The start was staged in front of the Grand Palais, which is where the King of Belgium lives. I guess it’s the equivalent to the White House in the US. It’s a massive old building, which you can see in the photos.


Steve at the Belgian palace

Brussels is also filled with other historic buildings and monuments. Unfortunately, we didn’t have time to see much. Today was all about the race and that was fine with us!

This afternoon most of the group did a 55km ride but I decided to take the day off and watch the end of the race on TV. It’s been raining off and on since noon, and the ride today is going over pave, which is old cobblestones. When those suckers get wet, it’s even harder to ride. Steve is all over it!!


Steve getting ready to ride

Tomorrow’s ride will also has pave and it’s expected to be a REALLY challenging day for both our group and the Tour de France peloton.

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Crossing the Finish Line

Gembloux, Belgium

Well, we had another awesome day on the Tour de France. The actual race got underway for real today with stage one: Rotterdam to Brussels. We left Antwerp on bike, wearing our Custom Getaways “kits.” For you non-cyclists, a kit is the outfit bikers wear. We have jerseys and shorts that show our group name, as well as other sponsors. You’ll see the outfits in the pictures below.

Our group of twelve riders wove through the streets of Antwerp until we eventually arrived on the actual closed part of the course. The actual Tour peloton was behind us by about two hours but the tailgate-like parties were well underway all along the course. It was an amazing feeling to ride along cobbled roads, through cities like Mechelen and Edegem, with the old churches and landmarks all around us.


The bikers

We were scheduled to cross the actual finish line in Brussels at 2:30, and because we had some detours in Antwerp, we were running behind schedule. Those of us who are slower riders were going to have a hard time making it on time, so three of us jumped into our van and were shuttled along the closed course via car while following the fastest riders. With 1km to go, we all joined together again on bike and crossed the finish line with crowds cheering all along the way. After podium photos we changed out of our cycling garb and into street clothes.


On the podium

Today we had access and a tour of the “technical” area of the Tour de France. This means that we went behind the scenes and saw where the crews who produce the event work and live during the three week race. We also got up close and personal with the media area and we were able to walk right up to the sets and equipment that bring the Tour to over 100 countries across the globe. Broadcasters from China to Columbia and from the USA to Serbia were set up in this area.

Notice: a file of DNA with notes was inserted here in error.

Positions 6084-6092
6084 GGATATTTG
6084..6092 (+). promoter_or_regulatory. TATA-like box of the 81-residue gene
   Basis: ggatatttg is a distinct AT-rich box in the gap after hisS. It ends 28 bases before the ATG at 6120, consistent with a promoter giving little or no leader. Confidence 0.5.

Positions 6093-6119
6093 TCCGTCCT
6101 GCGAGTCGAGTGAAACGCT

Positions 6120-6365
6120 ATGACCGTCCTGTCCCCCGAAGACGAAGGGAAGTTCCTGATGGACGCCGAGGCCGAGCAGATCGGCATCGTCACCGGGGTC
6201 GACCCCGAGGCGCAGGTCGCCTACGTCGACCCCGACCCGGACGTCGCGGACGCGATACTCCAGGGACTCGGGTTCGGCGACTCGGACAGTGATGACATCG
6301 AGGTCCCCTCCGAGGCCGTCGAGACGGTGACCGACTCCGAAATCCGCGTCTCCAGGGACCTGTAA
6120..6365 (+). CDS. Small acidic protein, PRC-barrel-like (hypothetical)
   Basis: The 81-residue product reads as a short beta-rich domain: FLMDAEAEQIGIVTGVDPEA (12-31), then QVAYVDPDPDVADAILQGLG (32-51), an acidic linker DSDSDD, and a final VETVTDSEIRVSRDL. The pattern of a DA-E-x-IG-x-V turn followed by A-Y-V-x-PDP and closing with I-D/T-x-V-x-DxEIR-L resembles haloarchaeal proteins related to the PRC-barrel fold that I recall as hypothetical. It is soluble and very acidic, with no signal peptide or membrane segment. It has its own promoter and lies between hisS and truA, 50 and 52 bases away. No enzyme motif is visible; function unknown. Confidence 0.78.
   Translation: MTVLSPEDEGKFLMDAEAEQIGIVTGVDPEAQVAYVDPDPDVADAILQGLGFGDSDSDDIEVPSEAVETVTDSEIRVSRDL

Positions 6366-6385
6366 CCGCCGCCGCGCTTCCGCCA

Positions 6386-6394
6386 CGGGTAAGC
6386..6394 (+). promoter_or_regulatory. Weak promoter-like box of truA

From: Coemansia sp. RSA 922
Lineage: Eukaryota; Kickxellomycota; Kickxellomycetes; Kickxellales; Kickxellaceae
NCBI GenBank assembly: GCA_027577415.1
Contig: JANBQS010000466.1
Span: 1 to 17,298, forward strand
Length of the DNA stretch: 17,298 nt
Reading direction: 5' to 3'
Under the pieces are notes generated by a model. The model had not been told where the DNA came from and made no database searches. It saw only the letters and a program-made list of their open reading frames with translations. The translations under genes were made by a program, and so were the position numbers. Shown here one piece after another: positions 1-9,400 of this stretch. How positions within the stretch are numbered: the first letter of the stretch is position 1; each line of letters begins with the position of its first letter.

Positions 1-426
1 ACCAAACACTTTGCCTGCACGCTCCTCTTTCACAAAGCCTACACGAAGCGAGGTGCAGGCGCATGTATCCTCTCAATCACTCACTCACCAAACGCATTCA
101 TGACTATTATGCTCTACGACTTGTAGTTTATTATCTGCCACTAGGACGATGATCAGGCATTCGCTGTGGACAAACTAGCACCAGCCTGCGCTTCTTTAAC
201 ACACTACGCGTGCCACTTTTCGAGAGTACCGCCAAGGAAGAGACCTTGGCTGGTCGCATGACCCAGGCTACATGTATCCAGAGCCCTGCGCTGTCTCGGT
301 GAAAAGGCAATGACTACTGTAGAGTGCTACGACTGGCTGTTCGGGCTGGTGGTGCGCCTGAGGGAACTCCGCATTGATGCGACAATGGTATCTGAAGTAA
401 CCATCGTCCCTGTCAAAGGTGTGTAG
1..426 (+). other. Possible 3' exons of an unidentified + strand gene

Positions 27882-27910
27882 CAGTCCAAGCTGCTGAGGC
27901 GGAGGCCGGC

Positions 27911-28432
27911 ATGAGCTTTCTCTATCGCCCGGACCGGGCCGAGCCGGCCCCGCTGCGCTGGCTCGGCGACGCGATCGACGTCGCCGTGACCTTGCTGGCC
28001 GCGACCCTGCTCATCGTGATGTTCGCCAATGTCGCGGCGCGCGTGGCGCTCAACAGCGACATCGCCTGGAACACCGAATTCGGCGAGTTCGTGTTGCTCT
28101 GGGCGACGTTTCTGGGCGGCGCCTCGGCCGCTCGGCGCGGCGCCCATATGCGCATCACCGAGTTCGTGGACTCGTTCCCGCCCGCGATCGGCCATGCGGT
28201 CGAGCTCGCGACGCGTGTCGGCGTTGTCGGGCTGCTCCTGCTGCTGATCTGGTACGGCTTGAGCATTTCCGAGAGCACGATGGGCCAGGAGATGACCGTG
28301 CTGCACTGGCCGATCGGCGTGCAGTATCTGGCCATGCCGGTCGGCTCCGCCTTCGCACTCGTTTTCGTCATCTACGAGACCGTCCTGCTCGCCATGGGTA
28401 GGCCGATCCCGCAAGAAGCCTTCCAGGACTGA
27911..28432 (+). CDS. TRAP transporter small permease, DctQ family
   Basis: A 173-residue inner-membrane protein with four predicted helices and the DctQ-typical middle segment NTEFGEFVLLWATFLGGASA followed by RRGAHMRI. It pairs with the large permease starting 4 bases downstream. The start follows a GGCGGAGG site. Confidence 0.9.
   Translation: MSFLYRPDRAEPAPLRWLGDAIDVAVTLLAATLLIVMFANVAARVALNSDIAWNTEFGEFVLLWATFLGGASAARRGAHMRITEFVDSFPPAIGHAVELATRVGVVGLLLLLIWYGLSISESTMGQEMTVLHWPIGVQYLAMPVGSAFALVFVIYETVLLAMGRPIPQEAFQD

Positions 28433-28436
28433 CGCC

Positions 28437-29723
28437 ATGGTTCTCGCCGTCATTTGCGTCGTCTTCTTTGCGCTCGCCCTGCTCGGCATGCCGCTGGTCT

From there we were escorted to the rail of the course, right at the finish line. Today’s race was a sprint finish because it was flat and straight for the last kilometer.

Final sprint

After 223.5km the race came down to a sprint. And, because the final approach had some tricky turns coming into the final stretch, there were several crashes that took some riders down. Because of that, the entire peloton received the same time, which means the overall results (called the General Classification or GC) remained the same. Fabian Cancellara, my favorite, is still in yellow and Lance Armstrong is still in 4th place.

Because we had such special access we were able to take some very close up photos of the winners while they were giving press interviews following the race. See just how close in the photos of the yellow jersey, Fabian Cancellara, below.


Fabian in yellow!

From there we had just a short walk to our bus and a 45 minute drive to our new hotel in Gembloux, which is just south of Brussels. Tomorrow should be another fun day, with access to the Start Village and another ride. Today Steve rode about 38 miles, while I did about 28 before jumping in the van. We’ll see what tomorrow brings!